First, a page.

Thursday, November 11, 2010
It's been a while since I mentioned the MRI project with Will. Since Will is a partner, he usually isn't that involved in the day-to-day management of a project. Therefore, an associate is the next level down at my office (and at many firms across the country) who would actually manage a project. For the MRI project, Will assigned Orville as the managing associate, me as the architect, and Intern Devon as the intern/drawing-and-printing lackey. It's a small project, really--we're putting in an MRI into an existing space and renovating some nearby offices as well. What makes it tough is that the project has to be built on a really fast schedule so that research group that's going in halvsies with the research facility can move into the MRI suite in March and start doing their research. Like big research. Like they're-on-the-cusp-of-curing-three-major-diseases big. Oh, and did I mention that we haven't even finished the construction documents for the project, and they're picking the contractor in December? And they want all this done in less than three months (Jan-Mar)?
I'll wait a moment while all my architectural readers twitch and convulse regarding those last few sentences.
So, Will puts me on the project because I've done four MRIs in ten years, three of them in the last five years. Will brings on Orville presumably to run the project and because he has a lot of construction experience and has done two MRIs himself. However, in the past couple of months, I have found that I really like Orville as a person and loathe him as an architect. I'm having to get all the engineers in the room for coordination meetings and and run those coordination meetings as well as the meetings with the users and basically run this project. Orville has done the specs for the project (eventually), but hasn't really reviewed the drawings at any point that I can tell. He comes in at ten am and calls me eventually to ask "hey, did uh....did you see...........this...this email from So-and-So...?" And my response is almost always, "Yeah. Go up in your email about five or six exchanges to where So-and-So responded at 9:34 am and you'll see our solution to the problem." Dude wasn't even in on Friday, and these drawings are due this Monday. While Orville has had some interesting comments and suggestions on how to fix things, it's like his head isn't even in the project most of the time. Even riding in a car with him from the research facility back to our office is unsettling and time-wasting--there's a quick exit off the highway that takes you straight to our office, but he's wandering all over the back roads of Denver's industrial fringes and has-been neighborhoods.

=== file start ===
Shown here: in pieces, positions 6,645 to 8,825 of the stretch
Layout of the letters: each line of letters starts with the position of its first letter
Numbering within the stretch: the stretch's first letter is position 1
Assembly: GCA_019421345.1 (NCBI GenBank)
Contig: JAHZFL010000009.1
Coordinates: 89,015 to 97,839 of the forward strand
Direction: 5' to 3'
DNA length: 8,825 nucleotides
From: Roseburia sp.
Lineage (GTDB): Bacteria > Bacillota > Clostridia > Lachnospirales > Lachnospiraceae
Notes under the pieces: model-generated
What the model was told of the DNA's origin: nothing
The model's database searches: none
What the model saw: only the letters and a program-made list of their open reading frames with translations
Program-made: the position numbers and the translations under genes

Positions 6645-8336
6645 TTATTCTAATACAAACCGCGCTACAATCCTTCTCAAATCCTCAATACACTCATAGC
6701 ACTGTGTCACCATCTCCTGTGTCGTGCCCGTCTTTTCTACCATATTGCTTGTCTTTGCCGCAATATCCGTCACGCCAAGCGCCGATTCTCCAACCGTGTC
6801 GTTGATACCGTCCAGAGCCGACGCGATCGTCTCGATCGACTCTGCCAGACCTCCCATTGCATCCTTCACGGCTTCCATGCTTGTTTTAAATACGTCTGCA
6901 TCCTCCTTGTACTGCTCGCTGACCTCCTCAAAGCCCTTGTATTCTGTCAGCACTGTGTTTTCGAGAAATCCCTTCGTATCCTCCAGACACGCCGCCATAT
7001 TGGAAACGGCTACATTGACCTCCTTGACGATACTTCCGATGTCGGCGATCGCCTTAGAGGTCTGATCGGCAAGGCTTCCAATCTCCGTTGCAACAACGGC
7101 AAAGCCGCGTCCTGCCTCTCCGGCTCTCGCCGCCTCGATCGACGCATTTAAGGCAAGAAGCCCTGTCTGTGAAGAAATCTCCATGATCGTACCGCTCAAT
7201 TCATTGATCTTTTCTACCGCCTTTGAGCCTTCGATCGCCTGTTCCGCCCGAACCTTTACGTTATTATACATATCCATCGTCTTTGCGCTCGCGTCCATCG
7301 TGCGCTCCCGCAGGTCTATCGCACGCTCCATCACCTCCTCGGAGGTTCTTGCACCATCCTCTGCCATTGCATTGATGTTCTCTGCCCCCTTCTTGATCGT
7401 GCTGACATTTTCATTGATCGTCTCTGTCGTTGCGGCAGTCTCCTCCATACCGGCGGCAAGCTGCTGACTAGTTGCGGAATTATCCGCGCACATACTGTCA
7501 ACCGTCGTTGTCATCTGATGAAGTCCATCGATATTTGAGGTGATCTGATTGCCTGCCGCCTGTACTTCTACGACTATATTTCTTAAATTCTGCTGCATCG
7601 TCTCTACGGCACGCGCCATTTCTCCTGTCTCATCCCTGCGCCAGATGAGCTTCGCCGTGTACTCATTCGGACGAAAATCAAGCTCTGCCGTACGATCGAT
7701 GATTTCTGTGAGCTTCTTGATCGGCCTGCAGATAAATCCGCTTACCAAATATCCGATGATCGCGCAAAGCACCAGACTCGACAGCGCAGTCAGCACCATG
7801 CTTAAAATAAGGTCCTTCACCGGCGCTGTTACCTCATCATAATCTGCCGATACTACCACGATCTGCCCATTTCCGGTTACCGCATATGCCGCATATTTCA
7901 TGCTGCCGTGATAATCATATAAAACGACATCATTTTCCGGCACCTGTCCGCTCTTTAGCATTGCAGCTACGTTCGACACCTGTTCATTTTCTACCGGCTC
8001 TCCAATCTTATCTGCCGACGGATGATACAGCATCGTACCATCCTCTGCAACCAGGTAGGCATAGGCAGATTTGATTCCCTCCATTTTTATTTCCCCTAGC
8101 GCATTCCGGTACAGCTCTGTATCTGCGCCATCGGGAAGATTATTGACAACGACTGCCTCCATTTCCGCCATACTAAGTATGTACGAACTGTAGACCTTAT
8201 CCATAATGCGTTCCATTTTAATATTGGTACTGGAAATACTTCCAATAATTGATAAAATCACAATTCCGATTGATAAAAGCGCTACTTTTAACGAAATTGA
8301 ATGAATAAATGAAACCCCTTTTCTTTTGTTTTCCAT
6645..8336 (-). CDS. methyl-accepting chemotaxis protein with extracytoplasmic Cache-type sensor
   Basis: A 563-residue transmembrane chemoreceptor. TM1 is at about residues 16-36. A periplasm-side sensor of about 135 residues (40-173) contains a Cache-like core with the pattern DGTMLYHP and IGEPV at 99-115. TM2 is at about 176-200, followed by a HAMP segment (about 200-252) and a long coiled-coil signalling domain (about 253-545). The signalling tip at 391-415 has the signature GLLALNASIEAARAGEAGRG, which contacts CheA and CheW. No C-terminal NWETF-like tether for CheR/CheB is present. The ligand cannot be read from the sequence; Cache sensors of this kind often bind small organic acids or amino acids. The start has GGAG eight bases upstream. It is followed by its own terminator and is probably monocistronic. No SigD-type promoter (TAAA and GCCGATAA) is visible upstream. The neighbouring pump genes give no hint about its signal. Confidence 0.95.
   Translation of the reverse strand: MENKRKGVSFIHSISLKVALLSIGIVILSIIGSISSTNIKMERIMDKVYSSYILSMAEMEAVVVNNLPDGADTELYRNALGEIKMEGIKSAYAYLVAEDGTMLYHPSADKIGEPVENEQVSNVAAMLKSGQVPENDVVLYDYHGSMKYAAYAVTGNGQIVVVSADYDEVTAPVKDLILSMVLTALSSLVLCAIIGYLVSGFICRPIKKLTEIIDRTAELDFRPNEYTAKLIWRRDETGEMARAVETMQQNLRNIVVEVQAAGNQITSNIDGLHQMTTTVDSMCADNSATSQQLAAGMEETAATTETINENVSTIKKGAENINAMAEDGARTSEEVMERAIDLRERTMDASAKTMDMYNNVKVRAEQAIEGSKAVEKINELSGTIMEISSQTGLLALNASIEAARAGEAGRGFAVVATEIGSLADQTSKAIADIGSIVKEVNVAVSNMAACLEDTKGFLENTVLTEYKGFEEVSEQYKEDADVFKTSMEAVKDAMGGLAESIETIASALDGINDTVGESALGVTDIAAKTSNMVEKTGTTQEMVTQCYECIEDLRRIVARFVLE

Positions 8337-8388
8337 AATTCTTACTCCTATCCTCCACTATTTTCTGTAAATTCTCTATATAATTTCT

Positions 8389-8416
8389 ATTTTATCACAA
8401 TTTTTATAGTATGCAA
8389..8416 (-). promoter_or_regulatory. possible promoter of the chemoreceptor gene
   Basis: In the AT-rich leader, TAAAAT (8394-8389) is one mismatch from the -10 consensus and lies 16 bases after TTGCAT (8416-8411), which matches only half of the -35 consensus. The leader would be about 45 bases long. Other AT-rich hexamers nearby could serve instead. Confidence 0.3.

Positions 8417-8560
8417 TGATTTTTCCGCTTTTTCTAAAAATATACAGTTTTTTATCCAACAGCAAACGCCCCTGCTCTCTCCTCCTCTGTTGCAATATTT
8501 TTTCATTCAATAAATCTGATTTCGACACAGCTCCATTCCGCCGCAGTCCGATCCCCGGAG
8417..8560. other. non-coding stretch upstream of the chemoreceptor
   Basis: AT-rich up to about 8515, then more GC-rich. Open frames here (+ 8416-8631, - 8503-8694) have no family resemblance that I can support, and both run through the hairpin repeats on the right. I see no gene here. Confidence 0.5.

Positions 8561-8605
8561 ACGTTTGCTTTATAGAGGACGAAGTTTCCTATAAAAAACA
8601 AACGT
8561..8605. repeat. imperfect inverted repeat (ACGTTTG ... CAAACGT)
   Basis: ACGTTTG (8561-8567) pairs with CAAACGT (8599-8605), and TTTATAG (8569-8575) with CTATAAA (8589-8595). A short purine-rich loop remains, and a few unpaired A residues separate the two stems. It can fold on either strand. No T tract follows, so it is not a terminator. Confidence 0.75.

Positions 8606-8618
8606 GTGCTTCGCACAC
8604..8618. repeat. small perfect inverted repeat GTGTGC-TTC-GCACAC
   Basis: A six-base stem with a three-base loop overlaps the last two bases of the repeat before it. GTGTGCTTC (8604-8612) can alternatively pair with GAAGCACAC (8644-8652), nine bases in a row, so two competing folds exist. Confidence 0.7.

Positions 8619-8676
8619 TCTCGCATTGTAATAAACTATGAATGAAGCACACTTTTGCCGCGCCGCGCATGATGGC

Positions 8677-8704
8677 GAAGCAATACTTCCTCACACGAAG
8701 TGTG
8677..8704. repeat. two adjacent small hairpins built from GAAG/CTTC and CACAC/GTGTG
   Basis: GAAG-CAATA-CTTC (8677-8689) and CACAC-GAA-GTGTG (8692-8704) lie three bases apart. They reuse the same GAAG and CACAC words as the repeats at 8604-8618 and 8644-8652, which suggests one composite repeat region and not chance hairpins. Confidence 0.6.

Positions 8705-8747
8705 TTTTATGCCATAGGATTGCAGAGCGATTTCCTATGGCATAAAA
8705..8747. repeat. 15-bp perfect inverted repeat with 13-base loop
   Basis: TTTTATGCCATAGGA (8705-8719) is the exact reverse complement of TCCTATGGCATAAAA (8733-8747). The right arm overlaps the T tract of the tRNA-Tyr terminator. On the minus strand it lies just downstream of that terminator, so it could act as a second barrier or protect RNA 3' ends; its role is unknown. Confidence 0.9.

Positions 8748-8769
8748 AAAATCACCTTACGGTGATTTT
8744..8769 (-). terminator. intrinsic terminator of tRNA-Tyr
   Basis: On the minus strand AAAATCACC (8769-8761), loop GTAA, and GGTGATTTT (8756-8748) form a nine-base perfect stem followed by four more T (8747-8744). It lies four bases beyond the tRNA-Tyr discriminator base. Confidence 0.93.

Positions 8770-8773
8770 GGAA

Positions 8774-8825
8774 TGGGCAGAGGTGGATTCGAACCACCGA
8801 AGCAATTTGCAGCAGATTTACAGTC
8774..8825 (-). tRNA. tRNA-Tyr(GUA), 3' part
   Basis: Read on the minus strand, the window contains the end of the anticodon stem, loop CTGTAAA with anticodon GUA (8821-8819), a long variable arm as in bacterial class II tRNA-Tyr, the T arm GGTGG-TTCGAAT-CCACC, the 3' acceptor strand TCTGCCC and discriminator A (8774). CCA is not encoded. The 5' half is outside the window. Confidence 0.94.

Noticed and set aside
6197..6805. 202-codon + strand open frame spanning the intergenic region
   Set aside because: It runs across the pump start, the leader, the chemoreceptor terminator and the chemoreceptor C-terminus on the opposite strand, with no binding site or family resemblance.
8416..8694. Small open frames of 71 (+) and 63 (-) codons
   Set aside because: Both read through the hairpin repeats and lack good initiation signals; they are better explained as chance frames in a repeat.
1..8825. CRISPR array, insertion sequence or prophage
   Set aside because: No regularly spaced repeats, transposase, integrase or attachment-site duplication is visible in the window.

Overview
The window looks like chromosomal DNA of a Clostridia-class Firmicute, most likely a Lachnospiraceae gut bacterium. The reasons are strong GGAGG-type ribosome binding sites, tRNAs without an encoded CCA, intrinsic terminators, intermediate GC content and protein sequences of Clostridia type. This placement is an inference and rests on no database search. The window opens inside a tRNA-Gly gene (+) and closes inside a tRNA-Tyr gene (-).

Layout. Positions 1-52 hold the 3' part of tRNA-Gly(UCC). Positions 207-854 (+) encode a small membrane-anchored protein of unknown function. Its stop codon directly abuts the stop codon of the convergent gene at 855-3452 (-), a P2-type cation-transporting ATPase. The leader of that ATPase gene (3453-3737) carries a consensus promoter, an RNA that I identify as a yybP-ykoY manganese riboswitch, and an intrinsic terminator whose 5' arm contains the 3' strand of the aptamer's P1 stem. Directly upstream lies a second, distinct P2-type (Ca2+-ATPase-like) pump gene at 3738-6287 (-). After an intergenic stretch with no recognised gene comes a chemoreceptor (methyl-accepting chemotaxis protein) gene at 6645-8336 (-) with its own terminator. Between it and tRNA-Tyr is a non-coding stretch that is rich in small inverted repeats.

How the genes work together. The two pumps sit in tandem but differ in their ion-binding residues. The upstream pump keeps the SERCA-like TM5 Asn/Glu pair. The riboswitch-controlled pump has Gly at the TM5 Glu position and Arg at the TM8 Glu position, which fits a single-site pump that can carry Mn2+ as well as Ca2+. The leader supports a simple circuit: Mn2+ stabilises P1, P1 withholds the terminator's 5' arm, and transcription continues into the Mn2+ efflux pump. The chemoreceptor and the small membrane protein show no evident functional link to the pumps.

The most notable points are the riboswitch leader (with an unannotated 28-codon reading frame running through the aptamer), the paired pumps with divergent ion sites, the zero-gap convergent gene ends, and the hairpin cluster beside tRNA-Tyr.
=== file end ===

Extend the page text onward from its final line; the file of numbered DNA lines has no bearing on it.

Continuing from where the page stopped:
This is my fear, as un-PC as it might be to say or write it: I think Orville is going senile.
He's 67, and several years ago he had some work done on his heart (stents or something), and according to my dear friend Vinnie the psychologist, having your heart worked on in such an invasive way can really slow you down both in terms of physical speed and mental processing capacity. And I fear that's what's happened to Orville. He is quite literally acting too slow to be on this project with Devon and me. So on a project in which I'm only supposed to work about 4-8 hours a week (which is what Will told Sven), I'm working more like 20 hours a week because it's the only way to make the project even stand a chance of being successful.
So here's my question, faithful readers: is it wrong of me to express this concern to Sven? I feel like I'm being ageist if I say something like "Orville is too slow to run this project", but I feel like I need to explain to Sven why I'm not able to fully keep on top of the four Gestalt projects I'm running for him and why I've had to work overtime for the past couple of weeks. Further, I'm hearing from other folks in the office that they've had similar experiences in working with Orville (e.g., the interior designer who had to suck it up and run the client meetings because they no longer had the patience for Orville's constant non sequiturs, jokes, and random stories of his childhood growing up in Leadville). At least people like him (which is more than Howie can say for himself at the moment), but working with him is frustrating and unproductive.